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The Wilderness Society

Australia's Great Barrier Reef is one spectacular (and sometimes scary, but always beautiful) place.

1. This, ladies and gentlemen, is a lion fish. Gorgeous, but dangerous. All images via iStock.


I mean, just look at it...

2. Don't you want to jump right in?

It's unlike any other reef in the world.

3. Beneath the surface of that water is a whole lot of life.

Why? Well, for starters, it's enormous.

4. Now that's a view.

It covers over 1,400 miles (that's more than the distance from New York City to Miami, FYI), and is the only living thing visible from space.

The Great Barrier Reef — the largest coral reef on Earth — actually comprises more than 3,000 smaller reef systems and hundreds of islands.

5. Check out the Whitsunday Islands. They're beautiful!

It has World Heritage status and definitely deserves it.

World Heritage status is the United Nations' way of deeming a certain place or human creation as having significant cultural or physical value to humanity. National Geographic perfectly explains why the reef has been designated as such:

"The most riveting sight of all — and the main reason for World Heritage status — is the vast expanse of coral, from staghorn stalks and wave-smoothed plates to mitt-shaped boulders draped with nubby brown corals as leathery as saddles. Soft corals top hard ones, algae and sponges paint the rocks, and every crevice is a creature's home. The biology, like the reef, transforms from the north — where the reef began — to the south. The shifting menagerie is unmatched in the world."

6. Look at these yellow and white beauties.

The Great Barrier Reef is more than just beautiful, though — it's home to an absurd amount of unique species.

Like puffer fish.

7. Puffer fish are amazing ... but definitely don't eat one.

And clown fish.

8. Yes, like Nemo!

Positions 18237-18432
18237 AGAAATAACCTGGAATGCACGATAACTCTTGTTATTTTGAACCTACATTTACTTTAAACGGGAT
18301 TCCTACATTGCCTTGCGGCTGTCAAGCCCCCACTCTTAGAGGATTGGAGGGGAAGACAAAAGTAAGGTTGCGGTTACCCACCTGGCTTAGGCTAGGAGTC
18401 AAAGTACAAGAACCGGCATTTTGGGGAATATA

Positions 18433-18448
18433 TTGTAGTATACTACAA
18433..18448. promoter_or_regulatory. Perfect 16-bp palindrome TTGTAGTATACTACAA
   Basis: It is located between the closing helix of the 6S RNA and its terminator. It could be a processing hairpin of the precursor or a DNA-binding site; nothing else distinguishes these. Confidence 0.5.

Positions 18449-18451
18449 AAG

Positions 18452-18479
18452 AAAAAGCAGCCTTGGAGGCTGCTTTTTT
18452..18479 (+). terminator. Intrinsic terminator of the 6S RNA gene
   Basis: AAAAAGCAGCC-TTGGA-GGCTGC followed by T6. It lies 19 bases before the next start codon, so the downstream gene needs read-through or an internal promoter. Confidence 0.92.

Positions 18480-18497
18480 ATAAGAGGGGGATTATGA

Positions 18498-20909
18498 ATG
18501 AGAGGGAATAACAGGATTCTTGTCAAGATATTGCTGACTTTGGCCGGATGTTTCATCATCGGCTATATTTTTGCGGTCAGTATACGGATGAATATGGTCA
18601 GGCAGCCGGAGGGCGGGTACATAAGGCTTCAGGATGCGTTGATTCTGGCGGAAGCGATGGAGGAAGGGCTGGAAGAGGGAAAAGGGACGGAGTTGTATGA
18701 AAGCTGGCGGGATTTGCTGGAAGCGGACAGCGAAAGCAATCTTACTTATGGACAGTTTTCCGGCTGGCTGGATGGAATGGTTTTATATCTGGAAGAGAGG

Giant potato cod also call these waters home.

9. This big fella can change colors depending on its surroundings.

As well as parrot fish.

10. Colorful, huh?

And lion fish.

11. Remember this beautiful specimen from photo #1?

You might spot a jellyfish floating around Down Under, too.

12. If you don't know how to stay safe from jellyfish, you should.

Or, if you're lucky, one of these things! A marine turtle.

13. These are just the coolest.

Don't forget about octopus, either.

14. These species are way cool ... especially the mimic octopus.

Or trigger fish, which aren't shaped this way by accident.

15. Trigger fish are long and slim — perfect for slithering into coral crevices.

I could go on and on — seriously, there are over 1,800 species of fish alone in the Great Barrier Reef — but you get my drift.

These creatures (and so many others) are incredibly important to ocean wildlife.

And that's why it's essential that their home stays protected.

16. Why would we ever want to destroy a place that looks like this?

We need to take action in big ways — like get serious in our fight against climate change (which is already affecting many of the reef's species) and protect the coral and its inhabitants from those of us humans who enjoy fishing and collecting (even if it's at the expense of an entire ecosystem).

If we want to, we can keep the ocean life off Australia's coasts thriving for generations to come.

That's why you should support the Wilderness Society, who are fighting Big Oil in Australia.

The group is demanding that BP stays out of the Great Australian Bight — another pristine marine region Down Under. Fun fact: More than 85% of the species in the shallows of the Bight can be found nowhere else on Earth!.

To support the Wilderness Society, sign their petition to keep BP out of the Bight for good.

17. I'm fairly certain Nemo and his friends would appreciate us protecting their home.

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HHS Photo Christopher Smith

Bill Gates, billionaire and founder of Microsoft, is pointing the finger at social media companies like Facebook and Twitter for spreading misinformation about the coronavirus.

In an interview with Fast Company, Gates said: "Can the social media companies be more helpful on these issues? What creativity do we have?" Sadly, the digital tools probably have been a net contributor to spreading what I consider to be crazy ideas."

According to Gates, crazy ideas aren't just limited to the internet. They are going beyond that. He doesn't see the logic behind not protecting yourself and others from coronavirus."Not wearing masks is hard to understand, because it is not that bothersome," he explained. "It is not expensive and yet some people feel it is a sign of freedom or something, despite risk of infecting people."


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